They've produced the most dominant two-team regular season in 26 years but a Melbourne-Penrith NRL grand final could be scuppered as soon as this weekend.
In one of the anomalies of the NRL's finals system, the Storm and Panthers are facing the daunting reality of being on the same side of the draw if one of them lose this week.
It means that if either Manly upset Melbourne or South Sydney shock Penrith, the two top-ranked teams would be on a collision course to clash in a preliminary final.
In turn, a win from either the Sea Eagles or Rabbitohs would open up their clearest possible path to the grand final, as well as the bottom-four teams that land on their side of the draw.
That comes after 2021 being the first full season where the top two teams have dropped only six games between them since Manly and Canberra in 1995.
Incredibly the Storm and Panthers have only lost a combined 12 games in the past two seasons when including the shortened 2020 competition, with four of those matches against each other.
But that could all count for nothing when the finals kick off.
Praised by most for its simplicity, the NRL's finals system is the only one in which the possibility of a first versus second meeting in the decider can be taken away in the first week.
Under the much-maligned McIntyre system that preceded the current set up, it was impossible for first and second to meet before the grand final.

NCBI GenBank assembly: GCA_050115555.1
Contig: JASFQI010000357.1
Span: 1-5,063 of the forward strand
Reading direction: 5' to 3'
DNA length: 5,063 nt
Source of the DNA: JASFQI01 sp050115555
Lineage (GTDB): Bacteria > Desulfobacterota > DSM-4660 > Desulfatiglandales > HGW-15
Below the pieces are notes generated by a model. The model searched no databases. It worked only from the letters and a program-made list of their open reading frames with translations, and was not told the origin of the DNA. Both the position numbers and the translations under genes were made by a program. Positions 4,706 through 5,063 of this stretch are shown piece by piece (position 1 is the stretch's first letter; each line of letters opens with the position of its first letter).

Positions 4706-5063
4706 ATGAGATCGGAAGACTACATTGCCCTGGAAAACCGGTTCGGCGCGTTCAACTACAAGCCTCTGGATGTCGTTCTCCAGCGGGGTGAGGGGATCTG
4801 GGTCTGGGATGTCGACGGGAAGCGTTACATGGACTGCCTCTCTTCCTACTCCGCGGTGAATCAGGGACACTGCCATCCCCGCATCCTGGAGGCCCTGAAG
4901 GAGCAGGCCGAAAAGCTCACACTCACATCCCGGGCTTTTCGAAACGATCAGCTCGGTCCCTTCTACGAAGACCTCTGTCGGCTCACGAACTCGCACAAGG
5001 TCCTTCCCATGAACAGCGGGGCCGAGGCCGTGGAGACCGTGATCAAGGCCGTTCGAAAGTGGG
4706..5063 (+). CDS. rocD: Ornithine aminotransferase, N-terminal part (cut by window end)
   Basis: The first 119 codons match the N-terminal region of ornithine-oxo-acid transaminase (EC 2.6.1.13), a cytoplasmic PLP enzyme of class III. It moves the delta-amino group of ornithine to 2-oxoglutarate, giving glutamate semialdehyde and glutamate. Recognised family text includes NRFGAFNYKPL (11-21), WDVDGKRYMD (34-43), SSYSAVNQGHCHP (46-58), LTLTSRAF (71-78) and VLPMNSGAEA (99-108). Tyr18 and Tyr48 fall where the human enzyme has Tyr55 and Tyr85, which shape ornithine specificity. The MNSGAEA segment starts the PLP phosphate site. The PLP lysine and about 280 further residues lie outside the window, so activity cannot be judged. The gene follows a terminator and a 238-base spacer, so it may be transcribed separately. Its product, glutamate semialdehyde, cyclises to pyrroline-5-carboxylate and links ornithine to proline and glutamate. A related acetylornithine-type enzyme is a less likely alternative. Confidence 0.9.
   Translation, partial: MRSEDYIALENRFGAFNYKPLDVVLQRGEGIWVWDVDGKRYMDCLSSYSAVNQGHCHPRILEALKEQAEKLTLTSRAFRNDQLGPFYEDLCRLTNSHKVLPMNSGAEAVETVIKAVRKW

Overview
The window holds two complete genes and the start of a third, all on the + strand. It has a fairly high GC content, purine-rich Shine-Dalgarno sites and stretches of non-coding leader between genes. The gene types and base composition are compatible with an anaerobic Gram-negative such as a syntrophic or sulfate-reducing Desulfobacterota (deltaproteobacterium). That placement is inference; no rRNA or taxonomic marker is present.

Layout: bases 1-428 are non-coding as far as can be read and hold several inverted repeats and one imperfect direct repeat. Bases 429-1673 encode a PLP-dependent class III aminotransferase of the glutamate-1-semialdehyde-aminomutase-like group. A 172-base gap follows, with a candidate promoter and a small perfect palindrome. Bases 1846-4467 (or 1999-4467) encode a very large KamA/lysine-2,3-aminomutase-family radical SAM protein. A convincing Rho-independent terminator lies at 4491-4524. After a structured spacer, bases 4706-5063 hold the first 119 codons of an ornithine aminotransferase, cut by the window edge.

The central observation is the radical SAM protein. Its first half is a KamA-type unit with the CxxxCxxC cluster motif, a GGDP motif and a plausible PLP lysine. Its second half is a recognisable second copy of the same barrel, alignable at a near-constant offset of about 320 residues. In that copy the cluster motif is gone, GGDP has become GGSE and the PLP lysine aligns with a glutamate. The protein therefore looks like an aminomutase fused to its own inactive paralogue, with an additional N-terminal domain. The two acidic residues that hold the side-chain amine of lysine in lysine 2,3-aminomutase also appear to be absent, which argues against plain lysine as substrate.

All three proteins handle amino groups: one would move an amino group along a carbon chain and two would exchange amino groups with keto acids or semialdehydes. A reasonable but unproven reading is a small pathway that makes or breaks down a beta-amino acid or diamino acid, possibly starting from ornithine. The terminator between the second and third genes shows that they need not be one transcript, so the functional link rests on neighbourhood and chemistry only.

Often derided for its complicated format and the risk of a top-four team bowing out early, the system designed by Ken McIntyre in 1931 offered the maximum possible grand final combinations.
The top-five and top-four systems the NSWRL used before 1995 ensured the possibility of the best two teams meeting in the grand final regardless of first-week results.
There are other big consequences from this week's qualifying finals, particularly for Penrith and Souths.
Already being forced to fly to Townsville this week, it appears likely the loser will be back on the road next week with the NRL set to host semi-finals in Mackay.
If the teams advanced to week three, they would then come up against the winner of Melbourne and Manly who have not had to leave their Sunshine Coast base since the start of the finals.
"That all goes into it. It would be nice to not travel so much, but that's the world we live in at the moment," Penrith half Nathan Cleary said.
"It does make it a big game (on Saturday).
"But in saying that it's a big game as it is anyway.
"Any time you come up against a powerhouse team like Souths you want to play well and get the win.
"So it's obviously no different this week."